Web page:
The Design Indaba Conference was first established in 1995. Since then, this annual conference celebrating design and creativity has expanded to include a week-long festival based in Cape Town, South Africa, with a mission to show how design can advocate for change and serve the world’s communities better. Here are some of the big takeaways for communications marketing:
It’s not enough to tell people what’s happening. Look for ways to immerse them in a story, to craft new and unique experiences. For instance, Editions at Play, from Google Creative Lab and Visual Editions, looks at what books can become in a digital age and produces books that cannot be printed, with stories that are integrated with animation, Google StreetView, and more.
Nelly ben Hayoun is Designer of Experiences at SETI (Search for Extra Terrestrial Intelligence) Institute. SETI’s latest project, The Life, The Sea and the Space Viking, communicates serious issues around astrobiology, terraforming and the search for “extremophiles” – organisms adapted to survive in the harshest of Earth’s environments – in a fun, accessible medium that combines animation and rock music, with interviews with leading scientists.
As communications marketers, we need to look for ways we can offer new and different experiences that engage the imagination.
Look for duct-tape opportunities
Duct tape can be used to fix almost anything, but it’s a temporary solution. Joe Gebbia, co-founder of Airbnb, says that whenever you see duct tape, it indicates a problem which, in turn, is a design opportunity. Companies can apply the same principle by looking for `duct tape moments’ that require a new solution.
The best projects aren’t like anything else you’ve seen before. Artist duo Lernert and Sander create conceptual films with a bold sense of humour. When put to commercial use, their short films linger in your mind. The Sound of COS celebrates the sounds, rather than the look, of luxury fashion, and the almost forgotten craft of foley artists. Architect Winy Maas makes a habit of asking “what if”, leading him to design walkways to bring the roofs of Rotterdam within pedestrian access and create crystal shopfronts, which echo the heritage of their surrounds while simultaneously creating a uniquely modern building.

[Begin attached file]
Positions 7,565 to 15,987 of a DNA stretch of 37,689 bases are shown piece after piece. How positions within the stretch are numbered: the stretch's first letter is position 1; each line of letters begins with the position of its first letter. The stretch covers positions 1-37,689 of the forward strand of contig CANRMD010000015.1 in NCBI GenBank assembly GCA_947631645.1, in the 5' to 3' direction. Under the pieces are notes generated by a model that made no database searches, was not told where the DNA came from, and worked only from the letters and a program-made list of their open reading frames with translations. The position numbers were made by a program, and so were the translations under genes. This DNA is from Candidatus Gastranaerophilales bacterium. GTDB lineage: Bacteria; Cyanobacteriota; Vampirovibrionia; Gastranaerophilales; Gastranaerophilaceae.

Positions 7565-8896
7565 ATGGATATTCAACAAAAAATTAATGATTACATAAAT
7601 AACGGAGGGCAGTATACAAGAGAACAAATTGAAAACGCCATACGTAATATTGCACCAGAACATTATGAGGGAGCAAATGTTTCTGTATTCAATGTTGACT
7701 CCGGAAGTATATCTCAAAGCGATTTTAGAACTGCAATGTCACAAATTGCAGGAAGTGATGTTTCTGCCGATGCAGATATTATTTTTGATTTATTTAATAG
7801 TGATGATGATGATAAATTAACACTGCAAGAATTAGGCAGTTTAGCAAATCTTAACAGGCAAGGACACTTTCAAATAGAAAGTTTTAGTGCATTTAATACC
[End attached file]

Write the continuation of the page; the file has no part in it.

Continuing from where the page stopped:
Culture is a rich source of inspiration
In an increasingly homogenized world, African creatives are looking to their heritage to design products and images that are strikingly different. London-based creative Yinka Ilori says that, growing up, he envied his Nigerian expat parents their ease and comfort in a familiar culture. But by reconnecting with and exploring his ancestral home, he found a rich source of inspiration. He now creates unique chairs, each one inspired by a Nigerian proverb or by a personal relationship.
It’s not always about the tech
Some creatives made a point of exploring non-digital solutions with products that engage the senses – like bespoke perfume and jewelry, or work that changes over time. In a society where technology is ubiquitous, connecting in a different way can feel refreshingly authentic.